Some of you may remember the first Soul Calibur on the good old Sega Dreamcast (which is actually the second of the Soul series) and those of you who do will recall how amazing that game felt.
It was the first of its kind to implement an eight-way run system. That is, no longer were you restricted to only rolling from one side of the screen to the other – you could now move in a complete range of motion encircling your opponent as you attack.
This made the gameplay exceptionally free feeling and realistic. Many a battle of gargantuan proportion was waged on the couch of splendour in my palace-of-flies flat. That was one thing the game has always done well, provided a sense of its own immense epic cheesiness. So yes, the soul still burns!
Soul Calibur IV is an interesting addition to the Soul series. Previous versions of this game, in my opinion, haven’t stood out as being really any better than Soul Calibur. Until now. It still has the old arcade feel but the graphics are outstanding, detailed and animated fluidly. Ivy has bigger knockers than ever, Seigfried’s giant cricket bat – I mean, sword – is still immensely amusing to thrash about. Mitzirugi is an outstanding character that is tougher to pick up at first, but like a good samurai, perseverance in learning his moves pays off in the end. Maxi is super fast and as cool as an Asian Elvis with his nunchakus, and Kilik remains arse-kicking with his quick moving staff of death delivering the pain.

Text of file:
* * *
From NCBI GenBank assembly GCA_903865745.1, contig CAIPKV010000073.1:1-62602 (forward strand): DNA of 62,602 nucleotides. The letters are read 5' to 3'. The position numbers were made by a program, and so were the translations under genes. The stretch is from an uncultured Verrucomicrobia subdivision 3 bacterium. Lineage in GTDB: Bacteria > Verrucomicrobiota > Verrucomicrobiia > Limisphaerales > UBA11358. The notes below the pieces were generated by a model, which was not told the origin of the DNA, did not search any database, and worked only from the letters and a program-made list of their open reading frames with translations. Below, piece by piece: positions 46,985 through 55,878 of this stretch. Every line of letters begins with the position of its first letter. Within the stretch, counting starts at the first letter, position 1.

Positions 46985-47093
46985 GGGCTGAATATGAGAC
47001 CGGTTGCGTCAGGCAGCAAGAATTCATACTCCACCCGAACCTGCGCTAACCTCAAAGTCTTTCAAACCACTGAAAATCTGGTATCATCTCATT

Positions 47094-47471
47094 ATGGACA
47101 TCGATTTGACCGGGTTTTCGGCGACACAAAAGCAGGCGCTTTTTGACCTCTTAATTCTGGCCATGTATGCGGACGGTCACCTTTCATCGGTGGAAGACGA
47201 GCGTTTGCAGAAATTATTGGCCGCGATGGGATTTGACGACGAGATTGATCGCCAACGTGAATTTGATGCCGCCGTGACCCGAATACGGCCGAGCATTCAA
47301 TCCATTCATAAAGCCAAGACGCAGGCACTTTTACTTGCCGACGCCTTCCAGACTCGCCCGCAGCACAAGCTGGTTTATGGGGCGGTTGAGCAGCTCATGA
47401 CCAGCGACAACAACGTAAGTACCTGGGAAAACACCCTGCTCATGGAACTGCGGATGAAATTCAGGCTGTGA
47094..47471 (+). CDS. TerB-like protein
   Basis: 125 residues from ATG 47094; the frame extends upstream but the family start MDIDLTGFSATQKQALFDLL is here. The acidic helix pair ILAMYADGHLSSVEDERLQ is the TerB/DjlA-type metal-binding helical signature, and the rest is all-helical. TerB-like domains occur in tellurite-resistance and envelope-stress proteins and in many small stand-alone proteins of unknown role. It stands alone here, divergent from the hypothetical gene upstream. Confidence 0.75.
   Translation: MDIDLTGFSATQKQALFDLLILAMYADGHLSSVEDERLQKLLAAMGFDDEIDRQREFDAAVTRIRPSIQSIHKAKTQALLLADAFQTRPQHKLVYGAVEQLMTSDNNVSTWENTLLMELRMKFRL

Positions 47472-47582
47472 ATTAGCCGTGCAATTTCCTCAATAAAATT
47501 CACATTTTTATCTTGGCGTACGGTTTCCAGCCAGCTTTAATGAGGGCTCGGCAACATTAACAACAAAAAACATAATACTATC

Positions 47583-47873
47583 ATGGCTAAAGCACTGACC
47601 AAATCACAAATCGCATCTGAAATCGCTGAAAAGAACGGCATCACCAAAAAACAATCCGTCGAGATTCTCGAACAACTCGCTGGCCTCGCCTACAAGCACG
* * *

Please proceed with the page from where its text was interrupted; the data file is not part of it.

Oh yeah, and Voldo can still gross one out with his pervert-at-a-parade look, clad seemingly only in studded leather belts, his fighting style can be considered as "beware the thrusting pelvis of doom."
A good tactic is to fight around, trying out all the characters, before going back into single-player training mode to learn some of the moves. You can go to the moves list and select one you want to see, plus scroll along to different moves with the top shoulder buttons and the character will perform selected moves for you whilst displaying the buttons (labelled somewhat ambiguously) that you need to hit to learn the moves you like.
Namco has also introduced a tag team mode, and a health or “soul” gauge that changes colour based on whether you’re attacking or guarding.
An empty meter means the armour can be smashed off, leaving the character able to take less hits. The next time the Soul Gauge empties provides you with the opportunity to perform a finishing move. Remember the game has a history of forgiving buffering, making the controls not as precise as you’d require in say Tekken. This means most moves are slightly easier to pull off.
The character creation mode is a good addition, and I’m sure if you try this game you’ll spend a fair amount of time in there. Why the PS3 version is dark with Darth Vader playable, and Xbox 360 is light with Yoda playable, is open to interpretation. In both games you can also obtain Starkiller (Darth’s Apprentice from the upcoming Star Wars Force Unleashed game).
I’m excited about the online play and haven’t experienced too much lag so far, now all that's left to decide is if there are more players online with Xbox or PS3 and go beat some face!